Kansas Snapshots by Gloria Freeland - June 8, 2012
When someone close dies just as they reach adulthood, feelings of unfairness and wasted opportunities are added to the normal grief felt at the loss of a loved one. If that death is the result of military service, other emotions are added. A touch of guilt may develop from feeling his or her sacrifice was much greater than our own. And a sense of thankfulness for what that person did for the common good may arise as well.
This mixture of feelings has led most nations to set aside a day to recognize those who have died serving their country. That day for Americans - Memorial Day - is the last Monday in May. This year, husband Artís and my Memorial Day experiences were a bit unusual.
Our plane touched down around 9:40 a.m. at Londonís Heathrow International Airport. It was after 2 p.m. when we pulled into the small parking lot at Cambridge American Cemetery and Memorial just west of Cambridge, England. Except for the Air Force sergeant in his dress blues unlocking his car, little suggested the day was a special one.
A long wall to the north marked the memorialís southern boundary. Art walked west and I went east, entering through different openings. It was quiet inside, the noise from the few cars on the nearby highway being blocked by the wall. A few hundred feet or so to the north, hundreds of white grave markers placed with military precision curved along the ridges of the gently rolling hill. Between the wall and the graves, a paved expanse stretched westward to a raised area with a large American flag and eastward to a narrow, yet tall stone chapel. The chapel contained large maps and ceiling decorations documenting events from World War II.
In contrast to the pensive demeanor of the few people scattered here and there, several ducks made a fuss in the narrow reflecting pool running the length of the paved area. Yet we knew a short time earlier the cemetery had been a bustling place. One clue was the dozens of flower wreaths leaning against the north face of the wall that contains the names of some 5,000 missing. Another was a partially-filled box of white cotton gloves. Those missing from the box would have been worn earlier by military personnel. But mainly we knew because in 2006 we had attended the 11 a.m. Memorial Day ceremony.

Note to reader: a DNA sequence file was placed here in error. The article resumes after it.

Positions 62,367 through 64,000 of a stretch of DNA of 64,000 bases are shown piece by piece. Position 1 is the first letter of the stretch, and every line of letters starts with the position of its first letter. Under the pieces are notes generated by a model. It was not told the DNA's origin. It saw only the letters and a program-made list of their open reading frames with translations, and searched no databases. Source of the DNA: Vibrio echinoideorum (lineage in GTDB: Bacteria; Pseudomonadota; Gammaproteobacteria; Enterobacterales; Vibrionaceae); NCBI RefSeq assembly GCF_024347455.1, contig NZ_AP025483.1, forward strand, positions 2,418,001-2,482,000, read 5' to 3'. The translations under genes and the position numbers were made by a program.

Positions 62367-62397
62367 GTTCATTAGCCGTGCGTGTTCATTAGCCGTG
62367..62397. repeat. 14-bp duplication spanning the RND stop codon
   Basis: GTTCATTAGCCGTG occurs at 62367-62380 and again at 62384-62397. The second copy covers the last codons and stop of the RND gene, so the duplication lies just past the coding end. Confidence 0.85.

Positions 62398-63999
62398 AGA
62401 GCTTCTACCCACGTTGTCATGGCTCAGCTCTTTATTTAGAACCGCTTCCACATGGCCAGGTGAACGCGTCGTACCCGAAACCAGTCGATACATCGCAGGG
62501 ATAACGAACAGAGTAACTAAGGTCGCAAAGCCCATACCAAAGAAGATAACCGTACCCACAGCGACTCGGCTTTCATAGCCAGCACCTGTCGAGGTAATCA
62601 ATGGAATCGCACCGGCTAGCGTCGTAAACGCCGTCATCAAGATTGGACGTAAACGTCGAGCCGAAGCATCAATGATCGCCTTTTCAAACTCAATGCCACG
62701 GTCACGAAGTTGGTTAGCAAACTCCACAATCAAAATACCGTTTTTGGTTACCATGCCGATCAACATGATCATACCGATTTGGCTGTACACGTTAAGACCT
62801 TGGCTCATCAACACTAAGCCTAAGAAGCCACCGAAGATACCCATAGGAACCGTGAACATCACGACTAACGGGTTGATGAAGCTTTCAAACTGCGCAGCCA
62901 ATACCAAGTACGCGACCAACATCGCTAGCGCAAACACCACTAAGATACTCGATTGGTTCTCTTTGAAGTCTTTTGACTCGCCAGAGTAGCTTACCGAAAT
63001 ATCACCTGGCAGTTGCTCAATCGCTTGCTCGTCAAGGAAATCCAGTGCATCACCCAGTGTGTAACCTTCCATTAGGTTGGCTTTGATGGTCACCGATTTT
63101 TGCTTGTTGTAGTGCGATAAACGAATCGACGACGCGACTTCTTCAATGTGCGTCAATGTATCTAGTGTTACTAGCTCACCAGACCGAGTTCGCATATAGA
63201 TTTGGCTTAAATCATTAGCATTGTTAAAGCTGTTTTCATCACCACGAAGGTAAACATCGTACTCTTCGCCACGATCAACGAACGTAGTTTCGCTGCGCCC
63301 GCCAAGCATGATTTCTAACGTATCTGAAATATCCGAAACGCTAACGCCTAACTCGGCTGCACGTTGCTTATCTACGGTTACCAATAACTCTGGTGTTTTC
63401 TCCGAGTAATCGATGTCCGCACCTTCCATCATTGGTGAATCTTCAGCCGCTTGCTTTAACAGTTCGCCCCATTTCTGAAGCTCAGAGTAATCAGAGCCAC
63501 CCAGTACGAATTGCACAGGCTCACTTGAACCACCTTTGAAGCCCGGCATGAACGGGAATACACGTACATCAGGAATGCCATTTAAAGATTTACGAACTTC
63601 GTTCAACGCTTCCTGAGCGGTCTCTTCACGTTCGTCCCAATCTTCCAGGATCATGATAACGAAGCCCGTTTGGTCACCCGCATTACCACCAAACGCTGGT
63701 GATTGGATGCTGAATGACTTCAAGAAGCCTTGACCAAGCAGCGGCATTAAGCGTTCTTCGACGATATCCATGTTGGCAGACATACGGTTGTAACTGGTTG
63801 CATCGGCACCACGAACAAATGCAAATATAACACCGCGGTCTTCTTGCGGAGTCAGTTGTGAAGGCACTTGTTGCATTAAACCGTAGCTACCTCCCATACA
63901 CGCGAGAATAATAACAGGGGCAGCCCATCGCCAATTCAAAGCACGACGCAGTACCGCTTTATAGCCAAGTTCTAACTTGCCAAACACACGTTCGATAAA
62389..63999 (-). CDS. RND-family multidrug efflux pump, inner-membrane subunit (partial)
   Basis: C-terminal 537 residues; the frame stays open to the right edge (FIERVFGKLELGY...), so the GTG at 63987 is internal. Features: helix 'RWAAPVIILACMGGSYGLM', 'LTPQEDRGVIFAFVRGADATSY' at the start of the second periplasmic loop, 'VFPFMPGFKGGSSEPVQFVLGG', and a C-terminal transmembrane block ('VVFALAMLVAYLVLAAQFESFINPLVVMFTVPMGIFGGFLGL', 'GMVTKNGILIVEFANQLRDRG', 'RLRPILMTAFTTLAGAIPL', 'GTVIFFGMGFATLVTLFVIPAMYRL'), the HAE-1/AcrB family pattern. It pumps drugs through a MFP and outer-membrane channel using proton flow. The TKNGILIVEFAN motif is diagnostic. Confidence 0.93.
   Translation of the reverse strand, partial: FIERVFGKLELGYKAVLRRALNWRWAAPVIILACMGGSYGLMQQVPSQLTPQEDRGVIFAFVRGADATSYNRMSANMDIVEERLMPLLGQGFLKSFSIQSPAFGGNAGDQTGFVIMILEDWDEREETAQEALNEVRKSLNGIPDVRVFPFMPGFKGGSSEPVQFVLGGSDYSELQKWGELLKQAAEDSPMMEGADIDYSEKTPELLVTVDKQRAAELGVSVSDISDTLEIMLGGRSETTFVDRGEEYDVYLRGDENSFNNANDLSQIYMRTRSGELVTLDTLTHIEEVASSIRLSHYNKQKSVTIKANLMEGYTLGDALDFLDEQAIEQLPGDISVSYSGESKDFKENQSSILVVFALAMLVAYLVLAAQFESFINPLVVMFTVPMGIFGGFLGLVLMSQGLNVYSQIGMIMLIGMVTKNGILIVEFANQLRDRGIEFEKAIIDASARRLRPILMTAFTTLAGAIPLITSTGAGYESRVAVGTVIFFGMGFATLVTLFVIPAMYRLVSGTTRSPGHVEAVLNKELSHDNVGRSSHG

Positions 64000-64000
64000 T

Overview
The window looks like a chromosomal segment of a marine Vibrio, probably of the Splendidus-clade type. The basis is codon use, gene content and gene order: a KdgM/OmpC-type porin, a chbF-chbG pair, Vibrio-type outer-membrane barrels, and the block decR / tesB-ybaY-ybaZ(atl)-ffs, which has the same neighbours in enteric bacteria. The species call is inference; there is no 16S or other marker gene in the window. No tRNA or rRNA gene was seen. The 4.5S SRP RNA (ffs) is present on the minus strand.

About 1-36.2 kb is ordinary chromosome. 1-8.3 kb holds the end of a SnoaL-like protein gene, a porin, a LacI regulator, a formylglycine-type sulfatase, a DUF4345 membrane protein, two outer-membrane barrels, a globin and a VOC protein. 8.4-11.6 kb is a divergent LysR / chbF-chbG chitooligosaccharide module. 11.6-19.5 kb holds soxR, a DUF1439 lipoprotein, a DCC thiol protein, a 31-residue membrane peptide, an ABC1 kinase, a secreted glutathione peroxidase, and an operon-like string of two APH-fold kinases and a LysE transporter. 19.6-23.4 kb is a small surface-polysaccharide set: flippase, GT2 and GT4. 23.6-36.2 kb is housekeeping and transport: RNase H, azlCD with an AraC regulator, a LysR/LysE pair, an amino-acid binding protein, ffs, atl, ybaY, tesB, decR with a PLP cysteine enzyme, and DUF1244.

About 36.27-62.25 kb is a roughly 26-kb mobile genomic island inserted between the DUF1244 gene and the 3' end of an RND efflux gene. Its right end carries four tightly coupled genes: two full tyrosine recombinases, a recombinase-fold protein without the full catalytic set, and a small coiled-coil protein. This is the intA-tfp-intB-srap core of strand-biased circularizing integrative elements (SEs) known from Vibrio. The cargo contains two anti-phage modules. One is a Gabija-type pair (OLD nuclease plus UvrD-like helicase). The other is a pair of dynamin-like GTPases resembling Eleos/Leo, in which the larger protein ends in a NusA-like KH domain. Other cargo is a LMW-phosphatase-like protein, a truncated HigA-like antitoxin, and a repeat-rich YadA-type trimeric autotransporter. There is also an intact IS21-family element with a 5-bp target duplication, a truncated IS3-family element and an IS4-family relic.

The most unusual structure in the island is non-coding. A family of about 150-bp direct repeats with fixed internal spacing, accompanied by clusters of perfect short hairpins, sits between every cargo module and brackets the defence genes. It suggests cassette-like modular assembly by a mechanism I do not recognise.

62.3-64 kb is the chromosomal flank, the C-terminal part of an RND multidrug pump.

The day set aside to honor our military dead was once called Decoration Day. Most trace its beginning to May 5, 1868, when Gen. John Logan, national commander of the Grand Army of the Republic, declared that each year on May 30, flowers were to be placed on the graves of Union and Confederate soldiers at Arlington National Cemetery. By 1890, the day was recognized as a holiday by all the Northern states. But Southern states refused to do so, honoring their dead on separate days. That continued until after World War I, when the holiday was changed from honoring not only those who died fighting in the Civil War, but all Americans who died fighting for their country.
Our other experience wasnít actually on Monday, but five days earlier. A movie titled ďMemorial DayĒ premiered at Kansas State Universityís McCain Auditorium through the efforts of K-Stateís Office of Military Affairs and Perspective Films. Nearly 1,000 - including World War II and other veterans, military dignitaries and the filmís producer, director and one of its actors - attended.
The film centers on the relationship of Bud Vogel, a World War II veteran, and his 13-year-old grandson Kyle. When Kyle discovers his grandfatherís footlocker, Bud is reluctant to talk about his war experiences, but Kyle persists. Eventually, Bud tells his grandson to select three objects from the chest and he will tell the story behind each one.
In one story, Bud and his men encounter a German force and kill all its members but one. Bud, as the lieutenant, is faced with what to do because the man is mortally wounded, yet the men in his unit cannot fulfill their mission if they take him along.
In another, just as the war is coming to an end, Budís first sergeant and close friend is killed. Bud wants to retaliate, but when the German soldier is caught, Bud sees he is a scared boy of about 13, probably drafted when Germany had lost almost all its service-age men.
Bud's grandson later serves as a sergeant in Iraq and he observed how some of his experiences paralleled those of his grandfather.
The film demonstrates how friendships, losses and moral dilemmas unite veterans across wars. But it also highlights that those who die are not a warís only casualties. The horrors of war can leave physically-sound veterans mentally-scarred. The movie suggests we can also honor their service by recognizing what they have lived through, and one way to do that is by listening to their stories.
Art worked with a Vietnam War veteran who told about how his dad tried to awaken him one morning by touching his shoulder. Before he knew what happened, Jim had his father on the floor and was choking him, a response that arose from a war where surprise close-range encounters with the enemy were common.
Artís cousin Claudia has often commented that their Uncle Rollie returned a different man after serving in World War II. In a letter home, he wrote that he had seen things no man should ever see.
So on future Memorial Days - and on other days as well- we need to recognize not just those who made the ultimate sacrifice or have to live with physical scars, but those who return with injuries that are not so easy to see.